Lessons from the Farm: Acknowledging Influences

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Well, here we are again. April at 3QL means I dig into my past and bring some leadership lessons from the farm. If you’re new, or if you’d just like a refresher, you can see some of the lessons from the farm posts from the past by clicking here, here, here, and here. Now, let’s move forward!

Growing up in an agricultural family, I spent a lot of time on my dad’s land. We lived in town, so anytime we needed to meet up, or to work on something, we never went to “the field”. Every field had a name. Seems simple enough, right?

Here are a few of the field names I grew up saying:

  • The Hangar Field
  • The 90
  • The Triangle
  • The Shelter Belt
  • North of the Twin Windmills
  • South of the Barn
  • The Adobe House Field
  • The Big Field

Now, look back over that list. Some names are incredibly descriptive, if you know where the landmarks are. North of the Twin Windmills only makes sense if you know where the Twin Windmills are. Same with South of the Barn. But those are easy enough, because those still structures still stood during my lifetime.

A couple, however, are a little trickier. I’ve never walked in the Adobe House the field was named after, because it wasn’t there. Oh, and the Hangar in the Hangar field? Nope. I’m pretty sure it was gone shortly before my arrival in the 80s.

Yet those fields have those names. There’s actually a new hangar, but it’s not in the Hangar Field. Go figure.

On the farm, once something has a name, it carries that name for decades. There’s history wrapped into the name. Memories of each field evoke emotions.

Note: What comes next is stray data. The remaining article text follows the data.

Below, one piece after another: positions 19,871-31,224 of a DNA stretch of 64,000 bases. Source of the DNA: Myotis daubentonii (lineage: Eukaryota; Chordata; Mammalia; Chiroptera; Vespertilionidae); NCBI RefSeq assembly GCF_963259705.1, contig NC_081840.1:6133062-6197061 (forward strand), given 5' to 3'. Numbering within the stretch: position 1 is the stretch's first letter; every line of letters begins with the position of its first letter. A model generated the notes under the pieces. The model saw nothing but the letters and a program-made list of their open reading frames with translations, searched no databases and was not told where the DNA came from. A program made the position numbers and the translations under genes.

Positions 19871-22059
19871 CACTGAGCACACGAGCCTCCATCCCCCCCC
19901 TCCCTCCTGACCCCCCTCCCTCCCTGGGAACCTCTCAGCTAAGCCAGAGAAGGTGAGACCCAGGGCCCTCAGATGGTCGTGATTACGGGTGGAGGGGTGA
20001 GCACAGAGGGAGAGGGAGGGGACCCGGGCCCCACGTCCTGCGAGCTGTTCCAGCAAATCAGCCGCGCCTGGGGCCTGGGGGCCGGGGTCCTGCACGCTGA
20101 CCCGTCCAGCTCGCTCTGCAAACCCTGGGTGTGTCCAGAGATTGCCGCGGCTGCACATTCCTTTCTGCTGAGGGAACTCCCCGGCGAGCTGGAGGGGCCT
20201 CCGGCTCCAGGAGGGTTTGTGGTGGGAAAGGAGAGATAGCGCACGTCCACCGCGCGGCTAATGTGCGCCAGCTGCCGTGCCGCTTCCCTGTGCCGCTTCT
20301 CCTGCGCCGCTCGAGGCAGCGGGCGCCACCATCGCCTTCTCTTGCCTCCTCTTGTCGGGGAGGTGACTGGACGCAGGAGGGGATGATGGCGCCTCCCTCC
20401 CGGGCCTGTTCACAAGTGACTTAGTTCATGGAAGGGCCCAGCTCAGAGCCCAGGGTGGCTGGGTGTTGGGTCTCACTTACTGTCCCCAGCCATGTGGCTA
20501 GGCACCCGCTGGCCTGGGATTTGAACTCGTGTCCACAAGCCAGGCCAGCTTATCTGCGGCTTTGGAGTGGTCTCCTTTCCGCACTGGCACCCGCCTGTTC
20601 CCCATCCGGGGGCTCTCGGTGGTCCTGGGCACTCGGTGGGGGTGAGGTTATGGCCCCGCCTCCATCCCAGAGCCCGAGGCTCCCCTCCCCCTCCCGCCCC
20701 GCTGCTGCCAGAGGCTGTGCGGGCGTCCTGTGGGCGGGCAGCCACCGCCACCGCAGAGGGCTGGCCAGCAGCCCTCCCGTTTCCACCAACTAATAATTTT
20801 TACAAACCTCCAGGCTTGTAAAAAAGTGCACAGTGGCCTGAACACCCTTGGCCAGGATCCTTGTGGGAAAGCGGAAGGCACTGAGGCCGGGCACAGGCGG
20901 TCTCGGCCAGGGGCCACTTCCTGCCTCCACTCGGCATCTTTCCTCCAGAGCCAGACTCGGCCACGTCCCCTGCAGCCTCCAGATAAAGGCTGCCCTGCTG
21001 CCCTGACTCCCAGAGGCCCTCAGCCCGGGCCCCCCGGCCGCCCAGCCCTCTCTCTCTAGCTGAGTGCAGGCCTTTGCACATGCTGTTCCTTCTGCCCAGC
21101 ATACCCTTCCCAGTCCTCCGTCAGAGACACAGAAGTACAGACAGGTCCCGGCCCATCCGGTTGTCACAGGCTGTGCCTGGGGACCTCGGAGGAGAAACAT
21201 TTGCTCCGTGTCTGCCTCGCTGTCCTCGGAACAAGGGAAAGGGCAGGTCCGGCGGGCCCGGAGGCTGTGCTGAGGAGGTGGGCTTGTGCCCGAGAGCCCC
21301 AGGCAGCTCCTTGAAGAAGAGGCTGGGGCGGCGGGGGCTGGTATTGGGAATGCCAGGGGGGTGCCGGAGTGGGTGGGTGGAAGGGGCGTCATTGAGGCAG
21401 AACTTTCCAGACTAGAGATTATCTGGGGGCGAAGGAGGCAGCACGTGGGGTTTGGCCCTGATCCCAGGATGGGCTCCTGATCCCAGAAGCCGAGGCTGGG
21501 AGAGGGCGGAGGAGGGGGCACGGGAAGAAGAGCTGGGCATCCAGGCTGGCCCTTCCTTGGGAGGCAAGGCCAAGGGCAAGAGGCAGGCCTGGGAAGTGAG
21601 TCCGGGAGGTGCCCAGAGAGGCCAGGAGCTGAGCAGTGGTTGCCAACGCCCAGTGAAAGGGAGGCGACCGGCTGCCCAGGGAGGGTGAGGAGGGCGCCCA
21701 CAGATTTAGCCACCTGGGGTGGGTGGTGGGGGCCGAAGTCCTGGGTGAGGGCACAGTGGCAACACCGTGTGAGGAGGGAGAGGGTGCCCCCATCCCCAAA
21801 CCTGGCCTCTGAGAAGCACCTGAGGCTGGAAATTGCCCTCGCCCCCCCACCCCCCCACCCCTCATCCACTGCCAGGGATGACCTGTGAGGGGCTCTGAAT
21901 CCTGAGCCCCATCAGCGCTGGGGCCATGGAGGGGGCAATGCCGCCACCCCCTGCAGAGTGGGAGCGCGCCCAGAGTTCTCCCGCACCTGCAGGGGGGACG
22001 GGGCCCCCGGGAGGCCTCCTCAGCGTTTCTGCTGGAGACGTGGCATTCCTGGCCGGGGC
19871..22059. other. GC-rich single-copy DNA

In leadership, we have to be aware of the unspoken influences and memories tied to the organizations we lead. Understanding where something (or someone) originates provides insight, and allows forward movement.

Is there something around you that you need to stop and consider the story behind. You never know, you may find some beauty in the story behind the name.

Or, it may be called the Big Field because it’s a big field. You never know until you ask.

Train Student Leaders

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Last week I shared a couple thoughts I had about developing student leaders during this unprecedented experience. Today, I’m executing one of those ideas.

I’m doing an online leadership workshop for my small group of student leaders. Just to recap: they applied to be on the team in January, and we started meeting twice a week: a follow up to our midweek program (about 10 minutes max), and each Sunday before small groups for prayer.

The follow up meetings are something I’ve done (and valued) in the past, but as we got a few weeks into the process, I realized the question I was asking had no real frame of reference with this group. So today I’m teaching the 3 questions over a zoom call.

I’m a little apprehensive about the delivery method. Teaching to a computer screen, even if I can see everyone else, still feels like I’m talking to myself. The content is going to be pretty simple, and I’ve taught this multiple times before (not to mention blogging about it), but again, the delivery is going to be most interesting.

At the end of the day, my biggest goal is to introduce these students to some shared language. If we can all get on the same page and move forward with it, then it will be interesting to see where we go from here.

So, what are you doing to train student leaders? If you were going to set up a Zoom call and do an online leadership workshop/training, how would you approach it? What are you waiting for?

Even if you don’t work with student leaders, how can you gather and train those you influence in the coming days?

3 Tips to Navigate an Unclear Future

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We are living in a strange time. I have so many thoughts and questions about what is happening all around us, but so few answers.

I would not say I’m worried about COVID19, but more worried about the implications it carries for the next few weeks. Every day for the past 7 days has been a roller coaster of emotion, and I feel like we are only seeing the beginning.